After starting my first after-school job, I was disappointed to find how hard it was to save money. My $3.85/hour wasn’t exactly accruing the kind of cash I would need to buy my dream studio. But I would still ride my bike half of my weekdays and usually one weekend day to the neighborhood pizza shop and work towards my first real synthesizer.
The day I could finally afford my first synth arrived in 1990. Some of my friends could drive by then, and we made a habit of checking out music shops and pawn shops to see what gear they had around. Even one of the mall stores then had a great selection. I remember playing an Oberheim Matrix-12, Matrix-6, Roland Alpha Juno, JX-10, and a JX-8p all in one sitting there. I didn’t even look at the price tags, though.
There was one pawn shop that tended to have a great selection of old gear on Westheimer in Houston. We walked in one day, and right in front of my eyes was a Roland Juno-60. I had never seen one before, but the price seemed somewhat reasonable at the time: $425. I asked for some headphones and began to put the Juno through its paces.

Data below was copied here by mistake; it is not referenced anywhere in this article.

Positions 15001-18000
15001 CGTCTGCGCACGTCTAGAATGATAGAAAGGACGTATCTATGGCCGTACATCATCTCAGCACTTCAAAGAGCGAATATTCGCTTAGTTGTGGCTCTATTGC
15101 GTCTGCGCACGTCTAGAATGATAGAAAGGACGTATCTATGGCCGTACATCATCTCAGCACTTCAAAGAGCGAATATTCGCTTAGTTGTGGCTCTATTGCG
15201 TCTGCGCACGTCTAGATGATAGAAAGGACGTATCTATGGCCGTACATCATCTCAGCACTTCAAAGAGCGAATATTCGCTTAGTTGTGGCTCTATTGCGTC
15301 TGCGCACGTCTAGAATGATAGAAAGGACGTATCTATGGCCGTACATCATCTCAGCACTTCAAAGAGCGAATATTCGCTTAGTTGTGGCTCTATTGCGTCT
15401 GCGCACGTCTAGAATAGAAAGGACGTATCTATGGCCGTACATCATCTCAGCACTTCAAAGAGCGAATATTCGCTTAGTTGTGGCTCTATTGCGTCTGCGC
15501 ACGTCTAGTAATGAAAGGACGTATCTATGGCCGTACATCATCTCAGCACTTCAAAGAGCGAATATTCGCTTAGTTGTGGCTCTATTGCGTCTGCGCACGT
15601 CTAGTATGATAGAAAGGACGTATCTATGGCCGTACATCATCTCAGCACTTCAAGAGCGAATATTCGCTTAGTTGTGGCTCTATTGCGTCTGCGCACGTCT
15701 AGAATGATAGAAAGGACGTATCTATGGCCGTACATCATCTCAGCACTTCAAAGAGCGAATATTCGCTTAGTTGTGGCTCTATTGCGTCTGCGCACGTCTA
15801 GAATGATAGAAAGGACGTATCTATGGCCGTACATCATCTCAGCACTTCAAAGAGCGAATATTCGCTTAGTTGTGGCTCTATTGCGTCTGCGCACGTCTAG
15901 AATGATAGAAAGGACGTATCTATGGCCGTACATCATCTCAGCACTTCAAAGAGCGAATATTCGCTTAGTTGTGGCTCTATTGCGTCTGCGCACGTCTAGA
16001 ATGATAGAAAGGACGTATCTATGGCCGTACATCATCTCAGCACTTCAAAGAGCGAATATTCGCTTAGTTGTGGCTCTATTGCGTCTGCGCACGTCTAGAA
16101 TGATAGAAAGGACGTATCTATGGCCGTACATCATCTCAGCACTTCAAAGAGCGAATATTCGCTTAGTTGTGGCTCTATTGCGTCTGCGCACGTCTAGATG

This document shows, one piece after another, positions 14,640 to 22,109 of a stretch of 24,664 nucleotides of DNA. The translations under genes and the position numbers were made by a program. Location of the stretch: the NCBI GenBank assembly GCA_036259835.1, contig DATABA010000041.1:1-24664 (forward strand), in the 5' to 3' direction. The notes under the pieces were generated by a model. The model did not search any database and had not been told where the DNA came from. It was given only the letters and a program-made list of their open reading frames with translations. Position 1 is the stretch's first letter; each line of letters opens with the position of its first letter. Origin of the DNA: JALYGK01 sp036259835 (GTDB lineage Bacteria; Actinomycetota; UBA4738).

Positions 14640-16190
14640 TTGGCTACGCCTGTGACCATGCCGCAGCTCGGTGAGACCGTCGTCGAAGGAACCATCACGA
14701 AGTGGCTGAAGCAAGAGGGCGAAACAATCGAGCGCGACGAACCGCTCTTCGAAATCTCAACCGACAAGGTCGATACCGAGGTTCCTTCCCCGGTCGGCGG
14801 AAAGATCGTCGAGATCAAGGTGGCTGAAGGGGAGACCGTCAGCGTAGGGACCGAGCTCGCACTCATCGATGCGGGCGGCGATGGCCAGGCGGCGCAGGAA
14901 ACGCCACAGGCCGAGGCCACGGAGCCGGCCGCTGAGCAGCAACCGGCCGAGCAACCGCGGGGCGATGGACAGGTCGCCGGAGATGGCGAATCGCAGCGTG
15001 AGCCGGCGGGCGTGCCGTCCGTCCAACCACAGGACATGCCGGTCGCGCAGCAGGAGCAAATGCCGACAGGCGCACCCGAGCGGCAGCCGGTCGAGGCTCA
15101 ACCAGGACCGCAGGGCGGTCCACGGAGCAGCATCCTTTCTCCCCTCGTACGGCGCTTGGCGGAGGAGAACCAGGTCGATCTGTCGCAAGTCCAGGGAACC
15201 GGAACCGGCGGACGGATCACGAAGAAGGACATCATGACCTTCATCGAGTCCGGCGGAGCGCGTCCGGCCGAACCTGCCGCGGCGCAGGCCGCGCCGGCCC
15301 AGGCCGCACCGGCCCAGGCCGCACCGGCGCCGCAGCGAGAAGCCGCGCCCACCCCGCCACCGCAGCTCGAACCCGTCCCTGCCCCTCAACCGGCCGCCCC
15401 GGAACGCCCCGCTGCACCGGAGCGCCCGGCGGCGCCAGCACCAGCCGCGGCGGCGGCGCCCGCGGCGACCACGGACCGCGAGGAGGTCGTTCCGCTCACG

I instantly fell in love with the Juno. It is a single oscillator synthesizer with an analog self-oscillating filter, a heavenly chorus, and an arpeggiator. Even though the oscillator was digitally controlled, to me it sounded rich and warm. The sub-oscillator could also give the impression of a two-osc synthesizer, and to make things even better that sub-oscillator has a woody, open square wave sound to it that complements the saw and pulse waves on the regular oscillator. Plus, that chorus! I did not have $400 at the time, but I was getting close. I had to find a way to make the Juno-60 mine.
I remember a Sunday afternoon after seeing the Juno, my family all went out for burgers with my grandfather who was visiting us from the Texas valley. The hamburger restaurant happened to be very close to the pawn shop, so I begged my parents to let me see the synth just for a few minutes while we were nearby. I think my mom told my grandfather I almost had enough money to buy it, and he offered to pay the rest of the bill right then and there. The Juno came home with me.
I wonder how many hours I spent in my bedroom with headphones on playing that Juno. I still love the way it sounds and use it practically every time I fire up my studio. The Juno was a little torn up and rough, but everything worked perfectly on it. I still am amazed at how great it can sound; you just don’t find many single-oscillator synthesizers that can cut through a mix like the Juno-60 can. I’m glad it’s still with me.
Even though my grandfather is no longer with us, the Juno is. I still think about him every once and a while when I play it.Posted: March 21st, 2010 | Tags: synthesizers | 1 Comment »